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Residential investors are especially interested in these five areas of Arlington

Construction on an upsized home on N. Dinwiddie Street in Halls Hill (staff photo by Jay Westcott)

In Green Valley, resident Portia Clark says she and her neighbors are bombarded with calls and letters from realtors and potential investors about buying their homes.

“We were once a very stable community of homeowners who bought our homes to live here and pay them off,” she said. That increasingly seems to be changing.

There, as in Halls Hill — also known as High View Park — homes are being changing hands as the older generation passes away and their inheritors decide to sell. Some want to buy in more affordable areas, while others cannot afford to make necessary repairs or take over the mortgages, she said.

“At one time, we were the last affordable neighborhood in Arlington to buy a house in,” said Clark, president of the Green Valley Civic Association. “Investors are buying affordable homes, to tear them down and rebuild or have been building townhomes, condos or homes they are renting out.”

Green Valley and Halls Hill — both historically Black communities — are among a handful of Arlington neighborhoods with higher investment rates, according to a home ownership report published by the county in October. The report analyzed home-ownership market trends and barriers to buying.

The county report looked at the number of home loans for investors versus the total loans lent out for every census tract in Arlington. Pentagon City and Aurora Highlands, Radnor-Fort Myer Heights and Halls Hill had investment rates exceeding 12.5%. Investor purchases made up between 10% and 12.5% of financed purchases in Green Valley and Lyon Park, while other neighborhoods had lower rates of investor interest.

Loans issued to investors in 2021 by neighborhood in Arlington (via Arlington County)

Neighborhoods like Clark’s are have lower owner-occupancy rates and higher rates of property purchased for investment purposes, but overall 86% of Arlingtonians in single-family homes are owners, according to Erika Moore, a spokeswoman for the Dept. of Community Planning, Housing and Development.

Reasons for higher investment rates vary by neighborhood, per the report. The county attributes investment in Pentagon City and Aurora Highlands to Amazon’s HQ2, and investment in Radnor-Fort Myer Heights to interest in the River Place co-op, where an expiring ground lease makes properties more attractive to investors than to individual homebuyers.

When asked if staff had any guesses as to why Halls Hill, Green Valley and Lyon Park attracted more investors, Moore said the data staff collected was unclear.

Realtor Eli Tucker says these neighborhoods all have “pockets” of less expensive properties, typically multifamily homes, and many of the investors in Arlington are builders. That tracks with Arlington’s consistent rate of homes torn down, rebuilt and sold at a premium.

Tear-down and rebuild trends since 2012 (via Arlington County)

In Halls Hill, Green Valley and Lyon Park, the less expensive options include apartments and smaller duplex and townhouse properties, which often have no or low HOA fees. These neighborhoods also attract renters.

“[These] are very good rental locations and properties, but tend to be passed over more by principal buyers,” he said. “They can generate higher return-on-investment for investors than many other locations and property types that generate a lot more competition from principal buyers.”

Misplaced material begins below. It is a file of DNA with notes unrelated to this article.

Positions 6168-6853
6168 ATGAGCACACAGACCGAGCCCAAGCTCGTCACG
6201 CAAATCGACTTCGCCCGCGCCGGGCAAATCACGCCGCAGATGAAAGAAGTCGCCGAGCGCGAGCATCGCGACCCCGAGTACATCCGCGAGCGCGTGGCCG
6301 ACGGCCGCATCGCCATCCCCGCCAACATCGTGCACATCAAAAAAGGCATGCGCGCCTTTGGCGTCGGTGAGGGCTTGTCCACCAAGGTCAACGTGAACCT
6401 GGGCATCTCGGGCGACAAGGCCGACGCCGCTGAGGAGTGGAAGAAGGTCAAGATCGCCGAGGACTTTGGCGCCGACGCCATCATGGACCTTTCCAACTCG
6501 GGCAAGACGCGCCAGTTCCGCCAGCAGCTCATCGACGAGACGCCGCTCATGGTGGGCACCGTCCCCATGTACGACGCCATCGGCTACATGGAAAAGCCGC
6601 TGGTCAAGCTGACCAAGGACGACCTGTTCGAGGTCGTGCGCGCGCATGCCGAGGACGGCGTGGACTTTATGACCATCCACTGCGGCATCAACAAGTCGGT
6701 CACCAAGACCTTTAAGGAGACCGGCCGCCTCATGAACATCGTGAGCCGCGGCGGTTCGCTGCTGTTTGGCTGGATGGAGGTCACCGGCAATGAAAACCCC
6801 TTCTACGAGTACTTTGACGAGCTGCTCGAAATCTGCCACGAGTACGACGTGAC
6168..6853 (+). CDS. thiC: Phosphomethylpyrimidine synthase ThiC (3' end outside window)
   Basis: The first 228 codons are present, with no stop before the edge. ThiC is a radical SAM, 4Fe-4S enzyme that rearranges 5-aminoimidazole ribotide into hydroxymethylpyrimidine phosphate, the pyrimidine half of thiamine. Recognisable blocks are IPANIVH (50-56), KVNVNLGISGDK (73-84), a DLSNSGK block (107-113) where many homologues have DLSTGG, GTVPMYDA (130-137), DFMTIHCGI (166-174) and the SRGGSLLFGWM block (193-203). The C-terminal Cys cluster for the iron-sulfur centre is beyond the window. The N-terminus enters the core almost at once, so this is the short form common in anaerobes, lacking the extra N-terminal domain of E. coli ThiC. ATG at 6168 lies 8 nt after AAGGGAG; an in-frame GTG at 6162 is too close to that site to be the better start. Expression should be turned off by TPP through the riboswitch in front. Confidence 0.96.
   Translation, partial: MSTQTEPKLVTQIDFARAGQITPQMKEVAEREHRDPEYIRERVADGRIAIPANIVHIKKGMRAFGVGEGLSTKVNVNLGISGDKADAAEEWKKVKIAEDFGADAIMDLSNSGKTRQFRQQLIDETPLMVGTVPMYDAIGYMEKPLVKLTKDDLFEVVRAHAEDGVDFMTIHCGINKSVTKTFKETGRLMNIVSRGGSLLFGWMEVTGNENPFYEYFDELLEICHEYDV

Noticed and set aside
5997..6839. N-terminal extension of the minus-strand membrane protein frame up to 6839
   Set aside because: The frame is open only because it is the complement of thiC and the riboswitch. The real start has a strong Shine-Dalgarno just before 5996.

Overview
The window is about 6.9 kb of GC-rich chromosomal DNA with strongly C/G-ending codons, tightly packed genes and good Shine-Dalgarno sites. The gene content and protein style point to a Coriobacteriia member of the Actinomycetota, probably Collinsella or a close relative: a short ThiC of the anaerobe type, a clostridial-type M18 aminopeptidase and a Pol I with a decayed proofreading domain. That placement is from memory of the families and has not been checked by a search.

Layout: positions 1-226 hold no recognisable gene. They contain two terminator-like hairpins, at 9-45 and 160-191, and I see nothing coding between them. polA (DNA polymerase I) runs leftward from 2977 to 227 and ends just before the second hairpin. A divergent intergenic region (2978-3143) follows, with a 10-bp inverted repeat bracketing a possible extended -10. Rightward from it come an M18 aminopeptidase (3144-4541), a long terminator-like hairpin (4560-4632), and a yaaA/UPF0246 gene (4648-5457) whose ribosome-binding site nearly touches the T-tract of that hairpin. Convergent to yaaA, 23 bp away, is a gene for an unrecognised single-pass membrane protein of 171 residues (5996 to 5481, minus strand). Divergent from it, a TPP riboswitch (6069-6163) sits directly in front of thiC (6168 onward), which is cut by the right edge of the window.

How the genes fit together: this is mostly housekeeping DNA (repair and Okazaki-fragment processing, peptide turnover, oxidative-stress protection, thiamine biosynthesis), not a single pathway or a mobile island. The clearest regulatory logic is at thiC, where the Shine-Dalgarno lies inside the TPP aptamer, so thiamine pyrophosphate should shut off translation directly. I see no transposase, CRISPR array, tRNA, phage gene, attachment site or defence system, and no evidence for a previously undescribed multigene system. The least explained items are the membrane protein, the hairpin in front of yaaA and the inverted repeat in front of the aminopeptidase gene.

Owner-occupancy rates by neighborhood (via Arlington County)

As for River Place, Tucker says it attracts investors whereas most cooperatives tend to restrict investors looking for rental income. The ground lease set to expire in 2052 creates two investor-friendly conditions.

First, the timeline means fewer mortgage options, which means buyers must pay with cash, which favors investors. Second, it means unit values are going down, instead of up.

“For most principal buyers, this makes it a terribly unappealing asset to own,” he said. “For investors, however, they are simply looking at the present value of the expected future cash flow generated by the unit and so long as they can acquire the property at a price that results in a high enough return based on that calculation, it’s a win.”

Arlington’s high property values, as well as its relative lack of fixer-uppers and expansive developments, detract two typical investors, according to Tucker — home-flippers and investment groups.

“Many of the homes that are in investor condition are small and require adding square footage (very expensive) and/or major reconfiguration (expensive), which makes profitability difficult,” he said. “As a result, a lot of our investors are builders.”

Meanwhile, Arlington’s diverse housing stock is hard to value from a distance. Investment groups and corporations prefer “expansive tracts of similar homes that allow for predictable and consistent market valuations,” he said.

One change to Arlington’s housing market that could attract more investors is Missing Middle, he says. This set of controversial zoning ordinance amendments would allow low-density multifamily buildings in what are currently exclusively single-family neighborhoods.

“Those investors love the idea of building 4-8 units and renting them long-term in a stable real estate market,” Tucker said.

On Monday, Dec. 12 at 7 p.m., the Planning Commission is slated to hear a request to advertise public hearings for the Planning Commission and the Arlington County Board on the Missing Middle proposal. The County Board is expected to hear the advertisement request no earlier than January 2023.

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